In his bid for lieutenant governor, state Sen. Chris McDaniel has thumbed his nose at Mississippi’s campaign finance laws, and as the Aug. 8 Republican primary nears, it appears nothing will come of it.
No charges. No fines. No reprimand. No real investigation. No enforcement.
Attorney General Lynn Fitch, the only state official with clear authority to enforce campaign finance laws, has shown little interest in doing so during her first term in office. Incumbent Lt. Gov. Delbert Hosemann has filed complaints against McDaniel with Fitch, but the AG office’s only comment so far, three months ago, was: “We are reviewing it.”
The list of McDaniel’s legally questionable maneuvers with campaign money is lengthy. But here are a couple of big points for starters:
A state PAC McDaniel created received $475,000 from a secretive Virginia dark-money nonprofit corporation. His PAC then funneled $465,000 of it to his campaign.
State law limits such corporate donations to $1,000 a year to a candidate or PAC. So the donation was $474,000 over the legal limit.
McDaniel’s PAC initially hid some of these transactions with incomplete, inaccurate reporting to the secretary of state’s office. But eventually, after questions from Mississippi Today, he first chalked it up to “clerical errors.”
Then, eventually, McDaniel said Mississippi’s campaign finance laws are improper but he doesn’t have time to mount a legal challenge, so his campaign returned the money to his PAC. McDaniel said his PAC then returned the money to the dark money group, and he shut down the PAC.
But, by his own reporting, McDaniel’s defunct PAC did not return $15,000 of the over-state-limits money, and has offered no accounting for what happened to it.
More recently, Wisconsin-based political consultant Thomas Datwyler, who McDaniel’s campaign listed as its treasurer, has created a Mississippi PAC that is running ads against Hosemann. Datwyler has a history of running afoul of Federal Election Commission campaign finance rules with several congressional candidates.
McDaniel’s campaign finance reports — which are supposed to provide the public an accounting of who is financing his election bid — have defied logic and math. After filing amended, amended-amended and termination-amended reports for his campaign, it’s still unclear how much money he has raised for his campaign.
Oddly, McDaniel during his long tenure as a state senator loudly championed stricter campaign finance laws and transparency for the public on sources of political money. But his PAC and campaign finances mark the largest secret and over the legal limit donation to a state campaign in Mississippi.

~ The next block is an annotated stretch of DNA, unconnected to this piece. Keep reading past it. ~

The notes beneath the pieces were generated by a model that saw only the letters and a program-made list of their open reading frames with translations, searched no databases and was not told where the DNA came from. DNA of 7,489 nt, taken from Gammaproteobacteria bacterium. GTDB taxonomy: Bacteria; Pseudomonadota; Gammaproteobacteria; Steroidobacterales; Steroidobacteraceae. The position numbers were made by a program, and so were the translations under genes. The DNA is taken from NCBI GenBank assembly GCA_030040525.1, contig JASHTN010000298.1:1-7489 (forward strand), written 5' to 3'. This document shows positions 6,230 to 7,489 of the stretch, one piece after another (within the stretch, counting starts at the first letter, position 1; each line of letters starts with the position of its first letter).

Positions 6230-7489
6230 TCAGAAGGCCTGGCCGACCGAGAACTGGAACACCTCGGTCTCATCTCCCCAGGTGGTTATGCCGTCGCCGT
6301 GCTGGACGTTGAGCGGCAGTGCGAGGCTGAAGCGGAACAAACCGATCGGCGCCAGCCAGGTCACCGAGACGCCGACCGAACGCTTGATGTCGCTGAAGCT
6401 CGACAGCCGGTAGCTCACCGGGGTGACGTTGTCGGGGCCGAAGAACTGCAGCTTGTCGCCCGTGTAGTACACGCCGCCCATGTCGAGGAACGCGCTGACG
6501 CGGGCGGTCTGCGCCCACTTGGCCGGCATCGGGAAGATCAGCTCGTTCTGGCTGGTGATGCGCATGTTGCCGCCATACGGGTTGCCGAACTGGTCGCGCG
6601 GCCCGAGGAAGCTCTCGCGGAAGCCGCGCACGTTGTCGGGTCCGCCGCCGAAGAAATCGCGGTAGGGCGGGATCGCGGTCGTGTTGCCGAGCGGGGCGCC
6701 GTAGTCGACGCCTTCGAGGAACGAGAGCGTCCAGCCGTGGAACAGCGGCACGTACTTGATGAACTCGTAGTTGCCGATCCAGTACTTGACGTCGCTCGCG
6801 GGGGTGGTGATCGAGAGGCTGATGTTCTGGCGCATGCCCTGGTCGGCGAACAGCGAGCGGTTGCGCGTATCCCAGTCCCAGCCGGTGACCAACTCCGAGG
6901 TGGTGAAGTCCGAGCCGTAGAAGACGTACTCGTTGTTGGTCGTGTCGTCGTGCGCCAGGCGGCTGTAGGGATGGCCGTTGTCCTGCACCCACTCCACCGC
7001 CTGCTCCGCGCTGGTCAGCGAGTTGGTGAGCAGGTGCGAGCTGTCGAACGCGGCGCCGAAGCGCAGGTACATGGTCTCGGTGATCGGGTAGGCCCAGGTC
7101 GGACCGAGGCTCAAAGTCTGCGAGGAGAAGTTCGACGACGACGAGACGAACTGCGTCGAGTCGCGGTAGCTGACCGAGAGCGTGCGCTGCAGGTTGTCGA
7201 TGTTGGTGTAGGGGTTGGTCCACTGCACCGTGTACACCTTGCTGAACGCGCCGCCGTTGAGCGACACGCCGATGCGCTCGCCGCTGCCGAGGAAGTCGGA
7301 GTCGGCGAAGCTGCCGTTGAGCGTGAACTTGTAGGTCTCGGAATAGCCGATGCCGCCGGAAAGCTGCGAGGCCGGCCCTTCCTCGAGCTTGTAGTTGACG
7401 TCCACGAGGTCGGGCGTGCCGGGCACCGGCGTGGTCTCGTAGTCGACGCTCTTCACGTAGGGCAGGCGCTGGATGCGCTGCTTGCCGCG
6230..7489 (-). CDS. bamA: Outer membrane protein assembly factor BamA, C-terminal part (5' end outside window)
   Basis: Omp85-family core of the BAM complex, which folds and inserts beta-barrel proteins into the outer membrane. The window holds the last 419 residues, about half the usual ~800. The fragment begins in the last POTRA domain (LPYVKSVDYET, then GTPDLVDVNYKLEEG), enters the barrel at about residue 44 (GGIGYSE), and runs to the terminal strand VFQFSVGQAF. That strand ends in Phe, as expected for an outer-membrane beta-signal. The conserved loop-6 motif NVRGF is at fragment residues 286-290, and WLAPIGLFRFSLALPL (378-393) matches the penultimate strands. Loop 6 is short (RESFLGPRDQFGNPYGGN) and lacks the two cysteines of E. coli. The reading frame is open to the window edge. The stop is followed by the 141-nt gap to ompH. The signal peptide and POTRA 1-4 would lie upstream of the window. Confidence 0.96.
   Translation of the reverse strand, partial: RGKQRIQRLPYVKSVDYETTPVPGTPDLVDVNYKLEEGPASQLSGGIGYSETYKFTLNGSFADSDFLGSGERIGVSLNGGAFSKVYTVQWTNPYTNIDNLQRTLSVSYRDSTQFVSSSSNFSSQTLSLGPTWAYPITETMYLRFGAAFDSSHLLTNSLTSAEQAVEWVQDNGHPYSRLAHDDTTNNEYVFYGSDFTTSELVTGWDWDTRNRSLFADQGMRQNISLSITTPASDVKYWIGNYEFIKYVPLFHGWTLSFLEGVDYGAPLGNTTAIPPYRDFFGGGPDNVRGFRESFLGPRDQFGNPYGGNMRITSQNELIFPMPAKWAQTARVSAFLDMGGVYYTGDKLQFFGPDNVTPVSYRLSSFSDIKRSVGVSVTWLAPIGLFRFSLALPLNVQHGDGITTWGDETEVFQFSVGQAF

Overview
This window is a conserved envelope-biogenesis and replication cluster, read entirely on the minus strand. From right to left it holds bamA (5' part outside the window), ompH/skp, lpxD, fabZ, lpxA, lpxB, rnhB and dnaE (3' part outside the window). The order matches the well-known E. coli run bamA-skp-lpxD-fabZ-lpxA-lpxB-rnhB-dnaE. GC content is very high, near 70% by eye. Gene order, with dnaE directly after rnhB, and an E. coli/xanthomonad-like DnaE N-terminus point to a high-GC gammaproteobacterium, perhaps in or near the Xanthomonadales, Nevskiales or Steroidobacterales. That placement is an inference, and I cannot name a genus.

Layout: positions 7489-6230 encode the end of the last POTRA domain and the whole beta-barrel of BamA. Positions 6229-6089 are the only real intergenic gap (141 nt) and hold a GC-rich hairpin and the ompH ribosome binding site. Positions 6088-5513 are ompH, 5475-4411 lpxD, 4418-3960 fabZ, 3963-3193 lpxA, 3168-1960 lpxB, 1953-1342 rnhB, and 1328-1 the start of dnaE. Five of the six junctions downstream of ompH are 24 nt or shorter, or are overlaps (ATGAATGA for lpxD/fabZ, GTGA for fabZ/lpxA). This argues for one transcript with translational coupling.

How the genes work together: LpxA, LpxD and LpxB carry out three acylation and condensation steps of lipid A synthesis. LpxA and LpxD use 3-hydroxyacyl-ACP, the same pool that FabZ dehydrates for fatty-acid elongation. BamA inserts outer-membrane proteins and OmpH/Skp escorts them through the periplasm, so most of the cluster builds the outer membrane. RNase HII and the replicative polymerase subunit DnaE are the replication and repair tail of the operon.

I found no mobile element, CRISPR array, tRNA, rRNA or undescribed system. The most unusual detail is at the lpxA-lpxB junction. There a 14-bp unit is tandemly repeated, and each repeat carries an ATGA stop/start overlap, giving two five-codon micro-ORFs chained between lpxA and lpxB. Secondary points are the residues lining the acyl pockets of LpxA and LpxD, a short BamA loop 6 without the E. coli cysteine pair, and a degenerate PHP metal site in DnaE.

When asked why the nonprofit American Exceptionalism Institute of Virginia was giving him nearly half a million dollars and what its interest in Mississippi’s lieutenant governor is, McDaniel did not respond. AEI is a dark money nonprofit that has been noted for providing millions in secretly sourced money to candidates in Nevada and Georgia, including former U.S. Sen. Kelly Loeffler. Mississippi Today was unable to reach anyone with AEI and there is very little information about the group online.
As with past Mississippi campaign finance complaints, the secretary of state’s office and ethics commission say they have no clear investigative or enforcement authority over campaign finances.
Mississippi’s campaign finance laws are aimed at providing transparency to the voting public and limiting the corrosive influence of big money in politics. But the laws are a confusing, often conflicting patchwork that have been piece-mealed over years by the Legislature into the state code books without providing clear authority. The secretary of state’s office is responsible for receiving campaign finance reports, but serves mainly as a repository, with no real investigative or enforcement authority. The Ethics Commission, after some changes to laws in recent years, appears to have some authority, but it’s really unclear.
Fitch, as the state’s top law officer, runs the only state agency with clear authority to investigate and prosecute campaign finance violations. It appears at this point, despite the egregious violations McDaniel’s campaign is accused of, Fitch is not going to get involved.
If that’s the case, one wonders how her office could ever in the future look into or prosecute any other reported campaign violation. That would, understandably, draw accusations of selective prosecution.
Mississippi already has weak campaign finance laws, with weak penalties for violating them. Given the state’s lack of enforcement of these laws — and usually a failure to even investigate complaints — Mississippi might as well have no campaign finance laws at all.